Eye Movement Desensitization and Reprocessing Therapy, known as EMDR Therapy, is a form of psychotherapy that helps people process through the traumatic experiences that contribute to anxiety, PTSD, panic disorders, and depression.
EMDR therapy was founded by Dr. Francine Shapiro. While taking a walk one day, she discovered that her troubling thoughts and feelings had mysteriously disappeared. Puzzled by this phenomenon, she began experimenting. During her research, she discovered that when she moved her eyes back and forth rapidly while having disturbing thoughts, the thoughts began to fade away. This discovery prompted her to create a protocol that could be duplicated and tested, a protocol later called EMDR therapy.
EMDR Therapy and How It Works
When we experience traumatic events, our pre-frontal cortex loses control over the activated amygdala and hippocampus. This means we can become overwhelmed and may have trouble thinking. Therefore, traumatic events can become trapped in the amygdala-hippocampal complex and feel like they are occurring in the present when triggered. These memories are “trapped” and are considered by some to be unprocessed memories.
Usually, memories are processed during the REM (rapid eye movement) stage of sleep. They do not become “trapped,” and move through the amygdala-hippocampal complex rather smoothly. REM sleep and EMDR essentially cause the individual to experience the same process. During an EMDR therapy session, you will focus on a specific memory and rapidly move your eyes back and forth, just like when you are having a dream. This eye movement allows the over-stimulated amygdala to slow down and process traumatic memories the same as you would with any other memories.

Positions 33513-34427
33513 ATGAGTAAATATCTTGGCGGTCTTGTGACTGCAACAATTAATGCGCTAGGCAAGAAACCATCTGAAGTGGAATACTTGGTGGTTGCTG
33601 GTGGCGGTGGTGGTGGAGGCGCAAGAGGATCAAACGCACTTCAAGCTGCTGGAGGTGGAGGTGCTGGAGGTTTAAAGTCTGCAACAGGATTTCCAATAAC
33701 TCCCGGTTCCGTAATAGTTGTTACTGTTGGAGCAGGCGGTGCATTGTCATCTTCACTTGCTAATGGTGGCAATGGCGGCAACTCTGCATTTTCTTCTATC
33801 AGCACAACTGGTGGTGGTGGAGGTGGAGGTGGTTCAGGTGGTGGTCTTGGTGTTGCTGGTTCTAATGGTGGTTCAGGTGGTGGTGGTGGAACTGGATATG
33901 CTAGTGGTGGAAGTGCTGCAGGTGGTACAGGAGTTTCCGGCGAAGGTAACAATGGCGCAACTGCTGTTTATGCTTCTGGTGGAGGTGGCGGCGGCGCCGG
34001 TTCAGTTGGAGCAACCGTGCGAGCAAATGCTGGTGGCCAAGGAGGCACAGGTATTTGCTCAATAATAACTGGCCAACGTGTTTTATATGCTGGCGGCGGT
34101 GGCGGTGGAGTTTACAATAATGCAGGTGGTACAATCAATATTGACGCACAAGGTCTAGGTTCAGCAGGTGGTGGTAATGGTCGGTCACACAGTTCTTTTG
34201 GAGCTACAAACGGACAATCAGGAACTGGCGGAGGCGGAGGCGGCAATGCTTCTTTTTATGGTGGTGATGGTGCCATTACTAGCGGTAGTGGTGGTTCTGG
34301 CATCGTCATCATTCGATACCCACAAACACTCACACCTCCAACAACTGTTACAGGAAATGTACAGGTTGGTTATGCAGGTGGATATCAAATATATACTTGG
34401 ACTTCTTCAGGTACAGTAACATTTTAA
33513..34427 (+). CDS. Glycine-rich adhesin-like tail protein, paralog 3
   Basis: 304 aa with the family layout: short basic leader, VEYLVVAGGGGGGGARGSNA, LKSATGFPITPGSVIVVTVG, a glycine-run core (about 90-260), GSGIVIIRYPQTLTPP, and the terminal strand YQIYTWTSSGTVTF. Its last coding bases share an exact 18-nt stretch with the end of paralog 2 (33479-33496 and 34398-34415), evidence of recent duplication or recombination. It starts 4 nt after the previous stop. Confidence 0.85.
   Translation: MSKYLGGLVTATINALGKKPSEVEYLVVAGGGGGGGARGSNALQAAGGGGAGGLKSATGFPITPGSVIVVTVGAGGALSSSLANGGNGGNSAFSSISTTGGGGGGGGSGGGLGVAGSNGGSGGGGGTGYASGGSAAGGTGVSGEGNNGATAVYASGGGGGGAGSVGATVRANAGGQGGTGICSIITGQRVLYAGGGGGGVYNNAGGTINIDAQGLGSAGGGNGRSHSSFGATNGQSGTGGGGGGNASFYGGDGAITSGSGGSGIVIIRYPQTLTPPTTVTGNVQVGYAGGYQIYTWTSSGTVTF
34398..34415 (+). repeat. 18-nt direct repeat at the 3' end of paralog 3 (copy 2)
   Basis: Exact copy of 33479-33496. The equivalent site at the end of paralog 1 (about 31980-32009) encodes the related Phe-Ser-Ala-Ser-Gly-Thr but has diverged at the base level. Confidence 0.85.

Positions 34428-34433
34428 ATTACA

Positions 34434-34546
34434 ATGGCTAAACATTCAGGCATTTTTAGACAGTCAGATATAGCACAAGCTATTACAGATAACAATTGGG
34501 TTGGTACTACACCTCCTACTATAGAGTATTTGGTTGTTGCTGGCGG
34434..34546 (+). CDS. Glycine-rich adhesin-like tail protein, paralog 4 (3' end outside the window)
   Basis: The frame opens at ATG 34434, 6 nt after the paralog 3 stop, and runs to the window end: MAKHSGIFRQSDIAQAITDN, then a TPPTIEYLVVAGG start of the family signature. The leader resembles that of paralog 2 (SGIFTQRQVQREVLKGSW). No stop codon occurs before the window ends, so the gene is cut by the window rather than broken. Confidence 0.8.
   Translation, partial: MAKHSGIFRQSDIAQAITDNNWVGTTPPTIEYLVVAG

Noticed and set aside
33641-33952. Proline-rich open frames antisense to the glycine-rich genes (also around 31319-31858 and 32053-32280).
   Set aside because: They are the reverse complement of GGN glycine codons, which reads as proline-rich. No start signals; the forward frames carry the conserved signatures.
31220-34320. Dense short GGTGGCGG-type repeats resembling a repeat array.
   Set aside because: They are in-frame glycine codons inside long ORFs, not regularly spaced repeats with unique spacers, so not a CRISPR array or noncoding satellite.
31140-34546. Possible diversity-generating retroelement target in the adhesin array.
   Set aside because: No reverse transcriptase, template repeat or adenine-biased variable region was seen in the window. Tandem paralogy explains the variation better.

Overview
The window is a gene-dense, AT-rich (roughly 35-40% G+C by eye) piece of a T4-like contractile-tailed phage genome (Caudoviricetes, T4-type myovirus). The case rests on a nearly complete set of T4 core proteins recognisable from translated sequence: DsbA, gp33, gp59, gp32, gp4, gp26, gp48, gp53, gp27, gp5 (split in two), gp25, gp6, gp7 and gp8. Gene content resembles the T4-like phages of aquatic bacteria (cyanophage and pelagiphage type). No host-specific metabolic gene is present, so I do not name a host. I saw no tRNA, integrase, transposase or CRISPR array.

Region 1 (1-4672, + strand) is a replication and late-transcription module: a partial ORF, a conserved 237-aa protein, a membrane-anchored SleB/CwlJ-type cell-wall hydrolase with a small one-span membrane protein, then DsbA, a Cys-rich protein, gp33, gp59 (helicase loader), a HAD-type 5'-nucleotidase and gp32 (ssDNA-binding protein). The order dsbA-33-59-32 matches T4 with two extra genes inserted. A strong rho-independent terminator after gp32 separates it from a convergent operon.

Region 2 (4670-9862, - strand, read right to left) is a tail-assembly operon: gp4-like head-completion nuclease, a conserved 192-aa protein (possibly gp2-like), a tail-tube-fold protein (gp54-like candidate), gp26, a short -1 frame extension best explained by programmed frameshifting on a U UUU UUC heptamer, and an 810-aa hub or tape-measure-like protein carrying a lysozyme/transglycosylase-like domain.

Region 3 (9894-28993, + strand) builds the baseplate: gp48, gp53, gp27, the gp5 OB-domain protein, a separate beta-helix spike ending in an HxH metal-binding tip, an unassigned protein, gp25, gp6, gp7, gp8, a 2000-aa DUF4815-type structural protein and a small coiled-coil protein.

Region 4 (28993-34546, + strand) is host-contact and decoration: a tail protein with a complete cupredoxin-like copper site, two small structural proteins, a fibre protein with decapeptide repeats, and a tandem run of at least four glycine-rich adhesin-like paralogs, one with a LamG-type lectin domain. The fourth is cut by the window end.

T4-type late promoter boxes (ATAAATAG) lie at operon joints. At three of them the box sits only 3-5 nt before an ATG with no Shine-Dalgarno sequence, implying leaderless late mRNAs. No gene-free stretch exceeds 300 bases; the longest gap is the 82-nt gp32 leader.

Who can benefit?
While EMDR therapy is most commonly used for those who have suffered through a traumatic event, it can also be used in plenty of other circumstances. The Dallas Collective put together a list of reasons why someone might benefit from EMDR therapy.
- Single incident traumas (such as car accidents, destructive weather events, being robbed, etc.)
- Low self-esteem
- Relationship difficulties
- Domestic violence
- Performance enhancement (sports, music, etc.)
- Feeling stuck in life
- Childhood trauma
- Sexual assaults or physical assaults
- Social anxiety
- Feelings of rejection
- Trust issues/affairs
If you want to take a break from talk therapy and give EMDR a try, you should consult with your current therapist. If you don’t have a therapist, feel free to do your own research at EMDR Institute.
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